Humbert: In group 1 idiopathic PAH, we have decided to indicate that there is a subgroup of patients who are acute responders to vasodilators and who may be in turn long-term responders to calcium-channel blockers. So this has been put in the classification, not as a distinct subgroup, but as a subgroup of idiopathic PAH. But we indicate as well that some patients with heritable forms of PAH and some patients with associated forms with drugs and toxins might respond to vasodilators. This is a subtle change. And when we discuss treatment, any patients with group 1 idiopathic, heritable, or associated with drug PAH will need to be tested acutely with nitric oxide, for example.
McLaughlin: Thanks for that clarification, Marc. And so the rest of the classification?
Humbert: The rest of the classification is very straightforward, It's mostly the big picture of group 2 pulmonary hypertension associated with left heart disease, where we have the patients with heart failure and the patients with valvular heart disease and heart failure with either preserved ejection fraction or mildly reduced ejection fraction.
Then we have group 3 pulmonary hypertension, associated with lung disease and hypoxia. In these patients, you have the obstructive lung disease, restrictive lung disease, and all of the disease associated with hypoventilation syndrome, et cetera. And high altitude, of course.
Then there is the quite rare but so important group 4 pulmonary hypertension, associated with pulmonary artery obstruction, mostly a chronic thromboembolic pulmonary disease with pulmonary hypertension. In this category, we have a lot of management possibilities with drugs, with interventions, and with surgery. So that's a unique group.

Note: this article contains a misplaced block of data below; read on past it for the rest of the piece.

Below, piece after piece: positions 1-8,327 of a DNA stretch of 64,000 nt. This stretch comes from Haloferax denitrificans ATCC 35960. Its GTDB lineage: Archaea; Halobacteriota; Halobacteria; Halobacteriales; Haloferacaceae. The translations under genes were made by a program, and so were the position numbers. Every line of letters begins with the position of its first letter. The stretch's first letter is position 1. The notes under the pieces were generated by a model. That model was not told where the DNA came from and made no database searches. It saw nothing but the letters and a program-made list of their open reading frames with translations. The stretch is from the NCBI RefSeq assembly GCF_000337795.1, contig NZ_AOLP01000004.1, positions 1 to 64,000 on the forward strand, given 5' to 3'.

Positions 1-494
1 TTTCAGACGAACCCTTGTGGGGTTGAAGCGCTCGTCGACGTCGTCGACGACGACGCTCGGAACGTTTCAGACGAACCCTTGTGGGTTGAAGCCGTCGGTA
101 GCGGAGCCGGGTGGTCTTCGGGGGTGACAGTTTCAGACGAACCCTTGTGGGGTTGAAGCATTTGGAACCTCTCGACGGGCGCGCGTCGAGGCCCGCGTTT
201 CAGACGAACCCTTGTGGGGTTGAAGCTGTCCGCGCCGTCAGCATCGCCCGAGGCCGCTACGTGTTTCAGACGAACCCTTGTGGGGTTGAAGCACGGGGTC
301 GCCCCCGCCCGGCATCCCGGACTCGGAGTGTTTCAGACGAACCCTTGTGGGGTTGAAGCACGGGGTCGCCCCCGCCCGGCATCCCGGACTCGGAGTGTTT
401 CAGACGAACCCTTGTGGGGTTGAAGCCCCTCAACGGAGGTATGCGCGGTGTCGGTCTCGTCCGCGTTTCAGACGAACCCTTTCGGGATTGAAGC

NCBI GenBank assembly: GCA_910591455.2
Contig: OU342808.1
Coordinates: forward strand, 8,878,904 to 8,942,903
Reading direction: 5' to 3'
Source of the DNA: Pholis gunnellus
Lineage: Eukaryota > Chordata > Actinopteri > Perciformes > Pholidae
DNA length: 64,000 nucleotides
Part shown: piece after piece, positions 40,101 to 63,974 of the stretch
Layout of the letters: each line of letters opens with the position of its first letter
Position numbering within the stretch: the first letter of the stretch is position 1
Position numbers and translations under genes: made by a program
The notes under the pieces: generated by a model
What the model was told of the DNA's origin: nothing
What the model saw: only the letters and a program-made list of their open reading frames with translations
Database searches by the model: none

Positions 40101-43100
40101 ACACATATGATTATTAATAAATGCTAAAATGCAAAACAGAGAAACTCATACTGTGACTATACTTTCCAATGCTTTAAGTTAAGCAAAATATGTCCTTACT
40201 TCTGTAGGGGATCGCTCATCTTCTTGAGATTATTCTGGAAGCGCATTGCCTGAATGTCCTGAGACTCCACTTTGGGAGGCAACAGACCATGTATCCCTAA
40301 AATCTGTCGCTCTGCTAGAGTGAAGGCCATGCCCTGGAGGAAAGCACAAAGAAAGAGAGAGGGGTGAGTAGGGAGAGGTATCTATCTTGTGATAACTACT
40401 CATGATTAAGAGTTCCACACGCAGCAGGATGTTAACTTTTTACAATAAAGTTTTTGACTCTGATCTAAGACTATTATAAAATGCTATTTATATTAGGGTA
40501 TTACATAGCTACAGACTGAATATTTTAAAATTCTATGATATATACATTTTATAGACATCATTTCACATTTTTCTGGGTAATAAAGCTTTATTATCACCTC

And then group 5 remains a group with unclear or multifactorial mechanisms, which have to be further explored.
McLaughlin: Great. Let's move on to the diagnosis. There are a lot of great illustrations regarding symptoms, signs, and diagnostic workup, and they make a really important point to fast-track patients who have a high likelihood of severe pulmonary hypertension to an expert center. Do you want to highlight some key changes with that?
Humbert: What you just said is really important. First, we have a diagnostic algorithm for unexplained shortness of breath or suspicion of pulmonary hypertension. And as you just said, when there are signs of severity or when PAH or CTEPH (chronic thromboembolic pulmonary hypertension) is highly suspected, there is always a fast-track possibility to expert centers. That being said, most people in the community with shortness of breath will not have pulmonary hypertension, or they will have pulmonary hypertension due to a common cause and with less severe symptoms. So we have a stepwise approach.
Step one is at the general practitioner level. We will look for a common cause of shortness of breath, and then there will be a focus on heart and lung assessment, which will be done certainly in partnership with a specialist. And echocardiography is super important. As you always say, Val, it's more than TR (tricuspid regurgitant) jet velocity. It is a fantastic field, very complex and a lot of expertise in the cardiology field. And in the guidelines, there is a beautiful figure showing all the diverse changes you can find on echocardiogram.